An accessory obligation is one which is dependent on the principal obligation;  for example, if I sell you a house and lot of ground, the principal obligation on my part is to make you a title for it;  the accessory obligation is to deliver you all the title-papers which I have relating to it, to take care of the estate till it is delivered to you, and the like.


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An alternative obligation is where a person engages to do or to give several things in such a manner that the payment of one will acquit him of all.

Thus, if A agrees to give B, upon a sufficient consideration, a horse, or one hundred dollars, it is an alternative obligation.  Pothier, Obl. pt. 2, c. 3, art. 6, no. 245.

In order to constitute an alternative obligation, it is necessary that two or more things should be promised disjunctively:  where they are promised conjunctively, there are as many obligations as the things which are enumerated;  but where they are in the alternative, though they are all due, there is but one obligation, which may be discharged by the payment of any of them.

The choice of performing one of the obligations belongs to the obligor, unless it is expressly agreed that it shall belong to the creditor;  Dougl. 14;  1 Ld.Raym. 279;  4 Mart. La. N.S. 167.  If one of the acts is prevented by the obligee or the act of God, the obligor is discharged from both.  See 2 Evans, Pothier, Obl. 52-54;  Viner, Abr. Condition (S b);  CONJUNCTIVE;  DISJUNCTIVE;  ELECTION.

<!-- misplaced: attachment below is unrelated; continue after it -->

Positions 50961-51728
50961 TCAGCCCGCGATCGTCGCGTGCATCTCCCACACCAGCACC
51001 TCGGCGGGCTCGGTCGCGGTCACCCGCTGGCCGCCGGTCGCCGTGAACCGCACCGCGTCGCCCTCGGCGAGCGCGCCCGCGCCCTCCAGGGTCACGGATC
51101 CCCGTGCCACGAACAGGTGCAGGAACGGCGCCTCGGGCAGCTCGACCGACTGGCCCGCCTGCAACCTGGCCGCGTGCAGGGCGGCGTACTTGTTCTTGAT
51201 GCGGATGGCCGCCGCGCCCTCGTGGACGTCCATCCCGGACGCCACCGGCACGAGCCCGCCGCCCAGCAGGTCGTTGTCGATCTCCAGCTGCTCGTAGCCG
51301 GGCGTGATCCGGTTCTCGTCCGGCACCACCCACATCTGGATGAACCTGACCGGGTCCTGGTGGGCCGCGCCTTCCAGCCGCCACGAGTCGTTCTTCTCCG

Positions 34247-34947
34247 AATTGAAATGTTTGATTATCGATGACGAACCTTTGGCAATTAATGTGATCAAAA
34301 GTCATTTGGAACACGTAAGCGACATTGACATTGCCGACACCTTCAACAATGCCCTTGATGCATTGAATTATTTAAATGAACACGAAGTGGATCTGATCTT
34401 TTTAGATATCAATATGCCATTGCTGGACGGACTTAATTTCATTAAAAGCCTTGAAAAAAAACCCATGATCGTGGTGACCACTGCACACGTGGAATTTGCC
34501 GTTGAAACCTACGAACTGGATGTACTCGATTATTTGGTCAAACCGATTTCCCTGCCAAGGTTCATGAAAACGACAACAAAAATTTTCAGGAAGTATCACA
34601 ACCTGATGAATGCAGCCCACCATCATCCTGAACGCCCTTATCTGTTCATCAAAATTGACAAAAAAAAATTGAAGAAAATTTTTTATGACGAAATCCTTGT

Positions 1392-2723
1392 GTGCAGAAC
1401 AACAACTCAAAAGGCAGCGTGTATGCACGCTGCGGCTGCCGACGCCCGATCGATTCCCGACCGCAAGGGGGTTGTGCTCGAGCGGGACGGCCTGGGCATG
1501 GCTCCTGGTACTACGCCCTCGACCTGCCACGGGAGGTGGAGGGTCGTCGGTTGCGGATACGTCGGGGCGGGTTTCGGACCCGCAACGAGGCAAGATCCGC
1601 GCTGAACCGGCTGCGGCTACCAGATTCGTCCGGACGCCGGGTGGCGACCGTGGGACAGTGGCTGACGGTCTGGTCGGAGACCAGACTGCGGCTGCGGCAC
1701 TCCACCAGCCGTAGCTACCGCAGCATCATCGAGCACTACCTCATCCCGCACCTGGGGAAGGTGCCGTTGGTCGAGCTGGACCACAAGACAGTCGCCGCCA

A civil obligation is one which has a binding operation in law, and which gives to the obligee the right of enforcing it in a court of justice;  in other words, it is an engagement binding on the obligor.  4 Wheat. 197;  12 id. 318, 337.

Civil obligations are divided into express and implied, pure and conditional, primitive and secondary, principal and accessory, absolute and alternative, determinate and indeterminate, divisible and indivisible, single and penal, and joint and several.  They are also purely personal, purely real, or mixed.

A conditional obligation is one the execution of which is suspended by a condition which has not been accomplished, and subject to which it has been contracted.

A determinate obligation is one which, has for its object a certain thing:  as, an obligation to deliver a certain horse named Bucephalus.  In this case the obligation can only be discharged by delivering the identical horse.

A divisible obligation is one which, being a unit, may nevertheless be lawfully divided with or without the consent of the parties.

It is clear that it may be divided by consent, as those who made it may modify or change it as they please.  But some obligations may be divided without the consent of the obligor:  as, where a tenant is bound to pay two hundred dollars a year rent to his landlord, the obligation is entire;  yet, if his landlord dies and leaves two sons, each will be entitled to one hundred dollars;  or if the landlord sells one undivided half of the estate yielding the rent, the purchaser will be entitled to receive one hundred dollars and the seller the other hundred.  See APPORTIONMENT.